Ah, resumes. For some, writing a resume feels like a chance to condense and showcase their skills and achievements. For others, writing a resume feels daunting at worst, intimidating at best. For many nannies, writing a resume feels downright impossible.
If you fall into that last category, the task of writing a resume doesn’t need to be as painful as you believe it’s going to be. All you need is a little inspiration to get you going. We’ll give you all the tips and tricks to construct not only a stellar resume, but one that will stand out from the crowd.
What are Parents Looking for in a Nanny?
If there’s one thing busy parents don’t have enough of, it’s time. Potential parents aren’t going to spend thirty minutes analyzing every part of your resume looking for correct punctuation and proper formatting, though these elements should be a given.
The best resumes are clear and concise. Don’t get hung up on fonts or colors, but keep it simple, readable, and easy on the eyes. What really matters most to busy parents is your work experience, your skillset, and your certifications.
Experience as a Nanny
Most experts say this is the most important element of any resume. It’s the meat and potatoes. It’s what will most likely determine whether or not a client will hire you.
Don’t worry, writing down your job experience is not as intimidating as it sounds. All you have to do is look at your work history and highlight the parts you feel are most compelling. Try to be specific about things you achieved within your jobs. Be descriptive, and use lots of language that demonstrates your knowledge and skills.
If you’re a newer nanny and you’re worried potential employers may find your childcare experience subpar, all is not lost. You can beef up the following sections of your resume and write in other work you’ve done that may not be child care, but that is still relevant to the nanny field.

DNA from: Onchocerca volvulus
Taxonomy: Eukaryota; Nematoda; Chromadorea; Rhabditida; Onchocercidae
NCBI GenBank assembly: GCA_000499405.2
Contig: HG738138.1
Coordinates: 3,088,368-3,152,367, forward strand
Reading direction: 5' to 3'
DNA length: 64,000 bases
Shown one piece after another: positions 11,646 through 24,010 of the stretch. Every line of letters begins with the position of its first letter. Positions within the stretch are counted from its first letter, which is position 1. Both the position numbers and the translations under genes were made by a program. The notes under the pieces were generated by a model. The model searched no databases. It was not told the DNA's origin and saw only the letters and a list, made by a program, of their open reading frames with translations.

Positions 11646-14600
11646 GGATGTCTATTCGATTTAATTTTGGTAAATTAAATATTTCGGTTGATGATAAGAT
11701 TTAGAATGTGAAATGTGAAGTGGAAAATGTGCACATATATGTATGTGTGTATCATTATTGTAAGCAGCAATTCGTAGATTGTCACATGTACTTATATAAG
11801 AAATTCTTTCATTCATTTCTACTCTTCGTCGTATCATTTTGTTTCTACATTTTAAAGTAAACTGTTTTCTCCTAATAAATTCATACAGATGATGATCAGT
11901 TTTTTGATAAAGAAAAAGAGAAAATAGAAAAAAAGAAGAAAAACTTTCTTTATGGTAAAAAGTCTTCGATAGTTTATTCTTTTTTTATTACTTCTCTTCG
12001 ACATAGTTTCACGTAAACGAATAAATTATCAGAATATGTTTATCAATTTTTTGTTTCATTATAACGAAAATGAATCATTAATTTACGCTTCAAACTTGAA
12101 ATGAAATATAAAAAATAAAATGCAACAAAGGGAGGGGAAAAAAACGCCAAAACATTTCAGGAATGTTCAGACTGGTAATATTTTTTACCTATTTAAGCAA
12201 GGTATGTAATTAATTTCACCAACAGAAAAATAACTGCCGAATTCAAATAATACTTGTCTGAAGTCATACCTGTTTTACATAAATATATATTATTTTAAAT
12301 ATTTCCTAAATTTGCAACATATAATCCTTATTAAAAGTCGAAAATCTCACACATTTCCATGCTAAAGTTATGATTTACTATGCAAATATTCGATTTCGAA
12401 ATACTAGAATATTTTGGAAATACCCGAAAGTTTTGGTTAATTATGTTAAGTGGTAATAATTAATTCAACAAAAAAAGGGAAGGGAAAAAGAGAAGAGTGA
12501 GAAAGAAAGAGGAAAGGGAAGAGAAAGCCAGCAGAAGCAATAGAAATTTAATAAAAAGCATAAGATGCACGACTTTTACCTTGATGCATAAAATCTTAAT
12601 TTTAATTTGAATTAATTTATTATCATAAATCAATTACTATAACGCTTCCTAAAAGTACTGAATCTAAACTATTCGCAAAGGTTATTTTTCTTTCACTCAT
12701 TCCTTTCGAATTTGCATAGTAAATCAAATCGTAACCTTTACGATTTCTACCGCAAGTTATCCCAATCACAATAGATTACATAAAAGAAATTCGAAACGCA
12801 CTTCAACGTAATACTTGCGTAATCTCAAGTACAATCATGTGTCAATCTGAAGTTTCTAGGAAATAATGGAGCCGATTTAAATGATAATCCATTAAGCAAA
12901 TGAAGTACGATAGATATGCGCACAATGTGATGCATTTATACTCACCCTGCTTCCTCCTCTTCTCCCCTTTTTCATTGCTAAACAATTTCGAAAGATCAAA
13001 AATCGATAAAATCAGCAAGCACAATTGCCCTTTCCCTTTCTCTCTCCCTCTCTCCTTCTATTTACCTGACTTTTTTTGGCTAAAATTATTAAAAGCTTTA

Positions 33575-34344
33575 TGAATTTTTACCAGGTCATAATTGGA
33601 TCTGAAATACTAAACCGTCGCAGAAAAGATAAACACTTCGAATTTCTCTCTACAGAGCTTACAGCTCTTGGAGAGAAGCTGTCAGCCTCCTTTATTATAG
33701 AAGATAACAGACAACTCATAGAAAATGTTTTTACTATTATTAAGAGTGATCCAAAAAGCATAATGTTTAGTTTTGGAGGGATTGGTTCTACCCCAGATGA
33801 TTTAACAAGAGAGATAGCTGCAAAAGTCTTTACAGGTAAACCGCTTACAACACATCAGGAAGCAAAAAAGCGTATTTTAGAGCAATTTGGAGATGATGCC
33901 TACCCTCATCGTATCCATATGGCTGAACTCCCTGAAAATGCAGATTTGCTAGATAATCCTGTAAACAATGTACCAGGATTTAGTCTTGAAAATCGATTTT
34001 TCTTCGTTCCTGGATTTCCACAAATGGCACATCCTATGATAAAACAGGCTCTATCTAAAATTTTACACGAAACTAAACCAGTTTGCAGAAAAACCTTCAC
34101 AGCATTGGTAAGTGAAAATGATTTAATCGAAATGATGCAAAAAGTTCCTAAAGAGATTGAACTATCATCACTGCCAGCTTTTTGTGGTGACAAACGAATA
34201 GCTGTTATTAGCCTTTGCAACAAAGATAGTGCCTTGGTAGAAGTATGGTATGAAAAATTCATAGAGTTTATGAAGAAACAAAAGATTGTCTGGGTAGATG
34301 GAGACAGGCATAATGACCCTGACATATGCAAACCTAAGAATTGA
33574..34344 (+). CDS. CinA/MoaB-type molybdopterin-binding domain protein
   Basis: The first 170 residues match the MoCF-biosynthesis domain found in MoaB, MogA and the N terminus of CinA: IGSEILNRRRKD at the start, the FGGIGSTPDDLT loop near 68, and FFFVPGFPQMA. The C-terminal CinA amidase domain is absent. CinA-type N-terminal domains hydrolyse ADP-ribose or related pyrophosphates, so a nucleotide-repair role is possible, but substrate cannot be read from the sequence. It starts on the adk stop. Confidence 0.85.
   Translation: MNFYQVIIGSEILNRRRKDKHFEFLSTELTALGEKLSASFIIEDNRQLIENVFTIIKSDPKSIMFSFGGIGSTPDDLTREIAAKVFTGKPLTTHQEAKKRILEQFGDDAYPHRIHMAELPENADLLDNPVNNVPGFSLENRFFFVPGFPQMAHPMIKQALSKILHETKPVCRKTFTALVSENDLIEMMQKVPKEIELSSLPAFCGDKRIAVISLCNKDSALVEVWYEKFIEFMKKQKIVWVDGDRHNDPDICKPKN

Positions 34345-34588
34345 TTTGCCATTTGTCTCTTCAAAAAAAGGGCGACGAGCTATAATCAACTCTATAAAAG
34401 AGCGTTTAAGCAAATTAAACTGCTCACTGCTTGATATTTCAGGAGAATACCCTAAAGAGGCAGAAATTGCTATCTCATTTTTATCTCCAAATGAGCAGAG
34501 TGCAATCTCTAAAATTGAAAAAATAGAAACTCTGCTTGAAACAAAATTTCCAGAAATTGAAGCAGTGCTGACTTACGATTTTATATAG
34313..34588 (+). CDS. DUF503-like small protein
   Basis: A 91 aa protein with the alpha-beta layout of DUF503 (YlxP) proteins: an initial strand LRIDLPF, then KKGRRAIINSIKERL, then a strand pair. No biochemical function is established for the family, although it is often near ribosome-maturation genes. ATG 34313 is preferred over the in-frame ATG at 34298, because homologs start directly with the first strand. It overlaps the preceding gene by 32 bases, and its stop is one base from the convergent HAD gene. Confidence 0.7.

Extra Skills you Bring as a Nanny
A good resume will include more than just a long list of job history. To grab your audience’s attention, consider including a long skills section. This is the part of your resume where you can really get creative. Think of your listed skills as the extra spices that will add even more flavor to an already tasty dish.
Do you play any instruments? Speak more than one language? Have a college degree? Tutoring Experience? How about a clean driving record? In the nanny world, all of these are considered skills.
If you’re having difficulty thinking of skills, you can dig deeper still and pull from your experiences. For example, have you had to handle an emergency situation with a child before? Include “adaptability” or “preparedness” in your skills section. Just make sure you’re prepared to discuss real life examples of these skills during the interview if asked.
Childcare and Safety Certifications